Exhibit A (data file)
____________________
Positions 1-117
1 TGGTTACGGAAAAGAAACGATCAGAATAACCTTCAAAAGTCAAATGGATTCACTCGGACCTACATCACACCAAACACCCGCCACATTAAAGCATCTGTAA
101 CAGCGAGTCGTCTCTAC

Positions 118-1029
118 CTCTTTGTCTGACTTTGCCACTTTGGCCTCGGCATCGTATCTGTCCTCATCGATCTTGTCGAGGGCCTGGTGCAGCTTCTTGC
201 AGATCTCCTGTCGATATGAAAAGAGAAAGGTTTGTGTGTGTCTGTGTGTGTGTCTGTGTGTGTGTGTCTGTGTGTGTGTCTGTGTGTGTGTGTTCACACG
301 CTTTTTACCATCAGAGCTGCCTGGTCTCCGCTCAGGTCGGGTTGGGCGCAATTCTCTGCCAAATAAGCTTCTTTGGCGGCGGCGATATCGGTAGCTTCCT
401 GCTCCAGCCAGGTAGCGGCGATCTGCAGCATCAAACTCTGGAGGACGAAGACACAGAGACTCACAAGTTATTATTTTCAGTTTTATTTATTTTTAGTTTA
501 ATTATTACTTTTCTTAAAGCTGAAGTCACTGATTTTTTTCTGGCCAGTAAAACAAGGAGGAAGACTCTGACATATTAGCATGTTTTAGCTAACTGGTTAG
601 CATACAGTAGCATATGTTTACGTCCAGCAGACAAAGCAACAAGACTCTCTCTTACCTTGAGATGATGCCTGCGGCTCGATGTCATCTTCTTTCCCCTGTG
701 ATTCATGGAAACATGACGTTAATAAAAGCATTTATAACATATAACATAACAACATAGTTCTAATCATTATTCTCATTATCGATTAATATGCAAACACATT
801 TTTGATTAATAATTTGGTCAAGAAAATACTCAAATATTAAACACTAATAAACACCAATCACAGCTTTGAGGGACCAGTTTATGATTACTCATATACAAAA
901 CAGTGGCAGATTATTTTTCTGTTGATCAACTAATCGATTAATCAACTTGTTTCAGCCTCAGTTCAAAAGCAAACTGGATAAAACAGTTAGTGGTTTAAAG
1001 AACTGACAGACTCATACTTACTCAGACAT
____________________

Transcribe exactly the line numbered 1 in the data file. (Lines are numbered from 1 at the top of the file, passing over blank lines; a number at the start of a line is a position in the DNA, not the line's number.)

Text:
Positions 1-117